customs/rituals, folklore

Las Cruces Pebbles on a Los Angeles Stone

Las Cruces pebbles on a Los Angeles Stone. © Norine Dresser photo collection, 2013.  Mt. Sinai Cemetery.
Las Cruces pebbles on a Los Angeles Stone. © Norine Dresser photo collection, 2013. Mt. Sinai Cemetery.

Placing pebbles on a tombstone is a Jewish tradition: 1) to leave a memento after visiting a loved one’s grave; 2) in ancient times when bodies were placed directly in a simple grave, mourners covered the body with stones so that animals might not unearth the body.  Later visitors to the grave would bring new stones to rebuild the monument and protect the physical remains.

Nowadays, the second reason no longer applies, but the first has become a commonplace tradition in Jewish cemeteries.

As many of you have read before, I had planned an October visit to Los Angeles, but medical problems prevented that trip.  Nonetheless, my family made a visit to my husband’s grave to bring him pebbles from New Mexico.

If you take another look at Harold’s memorial stone, you will note that the bottom half of his marker is empty.  According to Jewish custom, that part will be filled in one year after I am entombed with my beloved husband.  When we purchased out plot decades ago, we economized by buying a double-decker grave rather than two graves side by side.  We turned this into a running joke:  “Who gets to be on top?”  Guess I won.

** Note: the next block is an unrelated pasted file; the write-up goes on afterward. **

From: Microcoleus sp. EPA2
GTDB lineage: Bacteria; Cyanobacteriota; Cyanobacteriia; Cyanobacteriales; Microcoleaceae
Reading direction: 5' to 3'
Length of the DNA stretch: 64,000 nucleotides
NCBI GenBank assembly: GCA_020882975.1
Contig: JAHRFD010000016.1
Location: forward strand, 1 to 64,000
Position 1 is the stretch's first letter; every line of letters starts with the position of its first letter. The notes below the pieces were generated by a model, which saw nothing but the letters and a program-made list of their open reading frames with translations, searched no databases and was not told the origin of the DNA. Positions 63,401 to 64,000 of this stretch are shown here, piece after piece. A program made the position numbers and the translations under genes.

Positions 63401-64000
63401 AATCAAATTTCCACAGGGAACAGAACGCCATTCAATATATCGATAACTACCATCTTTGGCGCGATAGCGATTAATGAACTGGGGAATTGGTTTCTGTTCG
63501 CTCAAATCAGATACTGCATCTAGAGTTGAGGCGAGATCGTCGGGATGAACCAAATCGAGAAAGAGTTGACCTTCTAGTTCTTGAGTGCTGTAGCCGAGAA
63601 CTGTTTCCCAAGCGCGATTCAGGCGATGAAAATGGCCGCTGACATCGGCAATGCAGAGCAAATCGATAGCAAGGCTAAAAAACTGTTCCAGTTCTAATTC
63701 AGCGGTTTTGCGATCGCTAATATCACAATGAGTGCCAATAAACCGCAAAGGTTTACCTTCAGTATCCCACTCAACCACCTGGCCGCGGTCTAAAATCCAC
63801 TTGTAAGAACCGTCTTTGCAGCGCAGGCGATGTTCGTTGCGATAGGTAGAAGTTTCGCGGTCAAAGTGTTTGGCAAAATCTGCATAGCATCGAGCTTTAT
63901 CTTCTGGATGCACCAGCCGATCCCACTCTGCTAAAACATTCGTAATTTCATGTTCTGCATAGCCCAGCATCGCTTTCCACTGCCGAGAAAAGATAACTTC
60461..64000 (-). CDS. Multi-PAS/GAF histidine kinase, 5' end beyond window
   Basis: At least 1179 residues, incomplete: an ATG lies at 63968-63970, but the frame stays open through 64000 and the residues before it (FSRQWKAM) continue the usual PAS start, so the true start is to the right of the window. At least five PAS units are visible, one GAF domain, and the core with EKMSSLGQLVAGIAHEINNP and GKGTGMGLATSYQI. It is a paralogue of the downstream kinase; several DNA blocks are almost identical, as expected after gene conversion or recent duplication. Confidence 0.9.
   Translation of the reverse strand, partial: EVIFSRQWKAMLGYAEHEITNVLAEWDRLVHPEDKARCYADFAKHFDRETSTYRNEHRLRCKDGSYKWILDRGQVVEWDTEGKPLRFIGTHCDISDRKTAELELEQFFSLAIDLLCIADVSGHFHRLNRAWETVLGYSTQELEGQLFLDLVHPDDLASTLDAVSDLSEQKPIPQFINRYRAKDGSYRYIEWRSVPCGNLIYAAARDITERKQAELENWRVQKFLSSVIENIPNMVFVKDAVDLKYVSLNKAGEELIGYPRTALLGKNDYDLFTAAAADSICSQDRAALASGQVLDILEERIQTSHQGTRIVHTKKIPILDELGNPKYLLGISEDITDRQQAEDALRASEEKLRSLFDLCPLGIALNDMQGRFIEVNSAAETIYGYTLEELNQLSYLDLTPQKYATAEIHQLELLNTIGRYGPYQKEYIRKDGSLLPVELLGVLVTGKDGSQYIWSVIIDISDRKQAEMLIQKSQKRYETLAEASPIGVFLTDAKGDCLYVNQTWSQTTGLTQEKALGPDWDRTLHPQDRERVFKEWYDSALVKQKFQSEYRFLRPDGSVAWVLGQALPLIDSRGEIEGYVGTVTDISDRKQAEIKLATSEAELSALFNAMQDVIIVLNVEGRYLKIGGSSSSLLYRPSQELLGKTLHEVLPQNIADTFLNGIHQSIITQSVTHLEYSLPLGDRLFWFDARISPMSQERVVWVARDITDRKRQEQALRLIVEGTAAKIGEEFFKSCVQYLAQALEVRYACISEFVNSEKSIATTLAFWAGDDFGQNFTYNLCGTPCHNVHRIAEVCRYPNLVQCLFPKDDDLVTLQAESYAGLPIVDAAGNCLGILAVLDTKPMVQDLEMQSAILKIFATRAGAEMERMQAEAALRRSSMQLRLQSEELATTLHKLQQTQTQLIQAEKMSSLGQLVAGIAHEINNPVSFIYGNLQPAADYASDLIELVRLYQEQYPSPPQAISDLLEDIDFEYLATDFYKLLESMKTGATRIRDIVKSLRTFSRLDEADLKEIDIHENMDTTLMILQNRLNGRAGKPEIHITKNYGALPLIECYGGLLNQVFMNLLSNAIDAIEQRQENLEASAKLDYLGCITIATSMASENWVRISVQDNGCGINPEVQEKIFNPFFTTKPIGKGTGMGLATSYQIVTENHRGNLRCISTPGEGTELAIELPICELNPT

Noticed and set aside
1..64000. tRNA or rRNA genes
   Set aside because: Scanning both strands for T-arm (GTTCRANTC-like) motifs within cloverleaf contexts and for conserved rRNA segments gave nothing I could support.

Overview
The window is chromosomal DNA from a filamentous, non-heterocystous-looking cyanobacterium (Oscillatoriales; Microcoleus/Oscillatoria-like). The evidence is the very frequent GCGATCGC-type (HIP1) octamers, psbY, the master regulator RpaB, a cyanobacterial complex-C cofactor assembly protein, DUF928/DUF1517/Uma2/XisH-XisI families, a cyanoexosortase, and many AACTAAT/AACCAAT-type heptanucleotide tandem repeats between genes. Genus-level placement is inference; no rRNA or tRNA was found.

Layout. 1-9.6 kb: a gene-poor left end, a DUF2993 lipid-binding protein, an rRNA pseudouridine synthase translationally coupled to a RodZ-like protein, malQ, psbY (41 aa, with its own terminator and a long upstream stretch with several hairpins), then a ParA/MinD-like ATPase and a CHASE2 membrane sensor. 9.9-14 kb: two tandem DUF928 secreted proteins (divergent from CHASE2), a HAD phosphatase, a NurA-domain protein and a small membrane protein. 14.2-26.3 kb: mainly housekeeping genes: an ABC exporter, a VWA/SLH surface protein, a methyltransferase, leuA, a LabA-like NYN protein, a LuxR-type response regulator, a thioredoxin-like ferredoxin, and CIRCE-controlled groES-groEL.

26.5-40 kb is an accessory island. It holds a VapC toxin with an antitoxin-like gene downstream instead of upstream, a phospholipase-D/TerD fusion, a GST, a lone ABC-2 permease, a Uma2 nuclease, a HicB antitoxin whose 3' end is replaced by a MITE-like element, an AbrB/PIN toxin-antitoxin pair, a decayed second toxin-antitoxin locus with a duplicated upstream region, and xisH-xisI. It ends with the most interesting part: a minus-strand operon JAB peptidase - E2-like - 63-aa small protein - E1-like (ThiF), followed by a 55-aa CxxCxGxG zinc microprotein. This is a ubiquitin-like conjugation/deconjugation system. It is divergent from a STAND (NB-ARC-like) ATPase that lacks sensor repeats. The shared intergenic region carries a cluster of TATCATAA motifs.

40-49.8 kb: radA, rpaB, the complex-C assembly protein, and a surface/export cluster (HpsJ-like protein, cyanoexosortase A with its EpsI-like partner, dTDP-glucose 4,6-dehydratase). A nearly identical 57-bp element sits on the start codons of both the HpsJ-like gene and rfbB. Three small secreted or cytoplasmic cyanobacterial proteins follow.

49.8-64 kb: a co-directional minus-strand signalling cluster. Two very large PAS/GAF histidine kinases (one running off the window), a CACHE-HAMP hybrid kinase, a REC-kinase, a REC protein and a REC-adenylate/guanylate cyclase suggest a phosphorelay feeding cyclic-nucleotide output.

Cemetery visits can be instructive.  In Los Angeles, Hollywood Forever is where the movie moguls of the past are buried.  Huge tombs have been erected to Douglas Fairbanks Senior and Junior, Tyrone Power and Marion Davies.  They also have Rudolph Valentino’s crypt that annually lures a Lady in Black bearing flowers on the anniversary of his death.

In 1952, when Hattie McDaniels died, she desired to be buried there with other Hollywood celebrities because she was the first African American to win an Academy Award for Best Supporting Actress portraying Mammy in “Gone With the Wind.”  However, in those days, cemeteries were restricted by race.  The original owners of Hollywood Cemetery denied McDaniels’ request to be interred there.  Instead she was buried outside the city limits at Rose Hills.

When the new owners of the renamed Hollywood Forever discovered this affront, they offered to have McDaniels exhumed and reburied on their property.  The McDaniels family refused.  Instead, on October 26, 1999, a four-foot granite monument was dedicated to McDaniels.  A public celebration ensued that included a Clark Gable look-alike who wowed the crowd as he strode among them.

Norine Dresser is a folklorist who likes to visit cemeteries.


“You Certainly Didn’t Waste Any Time.”

The above criticism was from an old friend after I told her that I met a gentleman friend shortly after moving to Las Cruces, NM.

Herman Miller clock, circa 1952.  © Norine Dresser photo collection, 2013.How much time do I have anyway?  This was my thought but not my retort to this widowed woman older than me.  At the time of this reproach, I was 80.  How many years do I have left to be mobile and excited about having a male companion to try out new venues for eating, music and recreation?